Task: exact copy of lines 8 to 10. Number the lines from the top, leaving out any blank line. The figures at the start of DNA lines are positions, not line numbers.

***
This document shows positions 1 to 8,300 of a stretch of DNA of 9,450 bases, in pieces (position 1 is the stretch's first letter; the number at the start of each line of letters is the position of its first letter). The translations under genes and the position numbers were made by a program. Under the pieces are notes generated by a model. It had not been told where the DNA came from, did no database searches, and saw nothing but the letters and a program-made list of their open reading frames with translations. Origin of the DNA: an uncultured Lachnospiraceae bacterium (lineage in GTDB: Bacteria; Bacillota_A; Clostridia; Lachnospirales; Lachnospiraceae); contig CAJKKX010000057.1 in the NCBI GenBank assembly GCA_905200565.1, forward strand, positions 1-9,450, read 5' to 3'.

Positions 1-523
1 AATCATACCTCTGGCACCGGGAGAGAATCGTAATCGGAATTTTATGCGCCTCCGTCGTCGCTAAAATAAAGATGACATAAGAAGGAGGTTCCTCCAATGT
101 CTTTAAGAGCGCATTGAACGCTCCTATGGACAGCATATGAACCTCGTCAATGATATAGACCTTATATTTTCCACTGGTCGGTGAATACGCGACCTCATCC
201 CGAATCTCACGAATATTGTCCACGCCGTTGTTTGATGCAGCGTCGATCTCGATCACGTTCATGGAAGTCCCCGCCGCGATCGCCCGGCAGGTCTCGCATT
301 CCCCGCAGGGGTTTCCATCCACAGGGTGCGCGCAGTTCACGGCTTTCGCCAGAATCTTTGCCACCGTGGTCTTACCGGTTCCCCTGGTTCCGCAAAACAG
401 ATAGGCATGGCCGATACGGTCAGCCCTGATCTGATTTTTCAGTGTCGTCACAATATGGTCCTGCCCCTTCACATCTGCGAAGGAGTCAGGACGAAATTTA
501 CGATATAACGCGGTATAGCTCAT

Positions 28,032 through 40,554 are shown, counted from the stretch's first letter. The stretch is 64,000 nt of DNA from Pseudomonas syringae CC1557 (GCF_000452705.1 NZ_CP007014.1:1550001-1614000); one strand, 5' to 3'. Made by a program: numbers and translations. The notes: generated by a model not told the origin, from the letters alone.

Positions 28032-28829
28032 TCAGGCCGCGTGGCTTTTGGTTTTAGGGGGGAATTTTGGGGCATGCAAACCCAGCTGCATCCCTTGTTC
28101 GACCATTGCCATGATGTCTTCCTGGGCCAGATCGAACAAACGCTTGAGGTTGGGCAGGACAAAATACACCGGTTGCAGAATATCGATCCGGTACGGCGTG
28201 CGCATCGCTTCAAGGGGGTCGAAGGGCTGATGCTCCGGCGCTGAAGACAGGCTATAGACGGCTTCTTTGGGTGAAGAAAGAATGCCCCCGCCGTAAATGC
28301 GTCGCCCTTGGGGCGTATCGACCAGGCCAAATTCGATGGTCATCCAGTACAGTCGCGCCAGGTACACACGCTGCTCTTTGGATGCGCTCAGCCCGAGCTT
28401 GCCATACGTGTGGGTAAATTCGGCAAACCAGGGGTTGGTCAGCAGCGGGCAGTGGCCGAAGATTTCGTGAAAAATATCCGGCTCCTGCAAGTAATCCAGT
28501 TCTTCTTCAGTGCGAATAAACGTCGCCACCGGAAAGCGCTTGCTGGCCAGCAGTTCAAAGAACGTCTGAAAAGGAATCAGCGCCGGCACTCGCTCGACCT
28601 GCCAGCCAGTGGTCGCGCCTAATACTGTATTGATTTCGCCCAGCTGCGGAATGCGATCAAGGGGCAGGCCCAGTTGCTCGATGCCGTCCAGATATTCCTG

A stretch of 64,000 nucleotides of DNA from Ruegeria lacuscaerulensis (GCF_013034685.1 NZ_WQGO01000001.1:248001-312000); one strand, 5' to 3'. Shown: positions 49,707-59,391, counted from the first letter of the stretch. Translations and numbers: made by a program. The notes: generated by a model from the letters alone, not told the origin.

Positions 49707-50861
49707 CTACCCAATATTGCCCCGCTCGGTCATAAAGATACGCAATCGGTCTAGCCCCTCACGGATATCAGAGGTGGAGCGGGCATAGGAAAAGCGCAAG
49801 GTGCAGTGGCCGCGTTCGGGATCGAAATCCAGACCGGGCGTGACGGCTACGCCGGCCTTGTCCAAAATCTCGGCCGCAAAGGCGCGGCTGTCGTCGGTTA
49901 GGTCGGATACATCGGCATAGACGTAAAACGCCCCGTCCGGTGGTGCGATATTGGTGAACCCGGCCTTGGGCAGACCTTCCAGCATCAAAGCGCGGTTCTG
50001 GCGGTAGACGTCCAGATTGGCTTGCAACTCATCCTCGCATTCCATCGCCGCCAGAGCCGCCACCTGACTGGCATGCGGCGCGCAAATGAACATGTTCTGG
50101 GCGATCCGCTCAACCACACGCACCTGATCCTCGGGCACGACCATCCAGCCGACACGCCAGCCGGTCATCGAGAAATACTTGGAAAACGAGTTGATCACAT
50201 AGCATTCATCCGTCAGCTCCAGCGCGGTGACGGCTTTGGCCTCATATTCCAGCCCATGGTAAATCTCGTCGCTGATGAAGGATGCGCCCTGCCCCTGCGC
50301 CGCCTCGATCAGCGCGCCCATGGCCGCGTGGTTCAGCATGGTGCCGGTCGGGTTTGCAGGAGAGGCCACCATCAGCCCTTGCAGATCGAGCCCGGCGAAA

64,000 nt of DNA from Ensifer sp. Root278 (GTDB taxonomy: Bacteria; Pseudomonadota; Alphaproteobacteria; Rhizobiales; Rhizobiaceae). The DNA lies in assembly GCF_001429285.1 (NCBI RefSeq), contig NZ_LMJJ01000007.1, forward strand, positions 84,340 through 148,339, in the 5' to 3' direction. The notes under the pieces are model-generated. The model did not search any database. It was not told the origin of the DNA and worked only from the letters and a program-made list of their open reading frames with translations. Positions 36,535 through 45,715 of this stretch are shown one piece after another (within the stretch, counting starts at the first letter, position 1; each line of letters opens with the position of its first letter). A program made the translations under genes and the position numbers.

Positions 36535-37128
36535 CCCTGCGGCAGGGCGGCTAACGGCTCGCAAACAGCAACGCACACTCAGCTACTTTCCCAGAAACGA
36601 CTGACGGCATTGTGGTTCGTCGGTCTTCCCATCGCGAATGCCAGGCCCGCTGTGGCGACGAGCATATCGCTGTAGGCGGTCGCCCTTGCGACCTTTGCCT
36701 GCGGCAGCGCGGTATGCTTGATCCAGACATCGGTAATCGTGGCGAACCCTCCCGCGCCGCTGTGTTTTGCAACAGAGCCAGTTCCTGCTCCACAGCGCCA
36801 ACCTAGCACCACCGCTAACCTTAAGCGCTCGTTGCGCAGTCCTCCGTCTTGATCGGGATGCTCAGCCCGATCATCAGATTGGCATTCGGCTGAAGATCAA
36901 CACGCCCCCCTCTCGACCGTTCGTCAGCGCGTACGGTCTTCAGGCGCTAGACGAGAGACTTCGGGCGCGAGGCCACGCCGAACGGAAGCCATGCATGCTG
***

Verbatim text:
501 CGATATAACGCGGTATAGCTCAT

Positions 28,032 through 40,554 are shown, counted from the stretch's first letter. The stretch is 64,000 nt of DNA from Pseudomonas syringae CC1557 (GCF_000452705.1 NZ_CP007014.1:1550001-1614000); one strand, 5' to 3'. Made by a program: numbers and translations. The notes: generated by a model not told the origin, from the letters alone.

Positions 28032-28829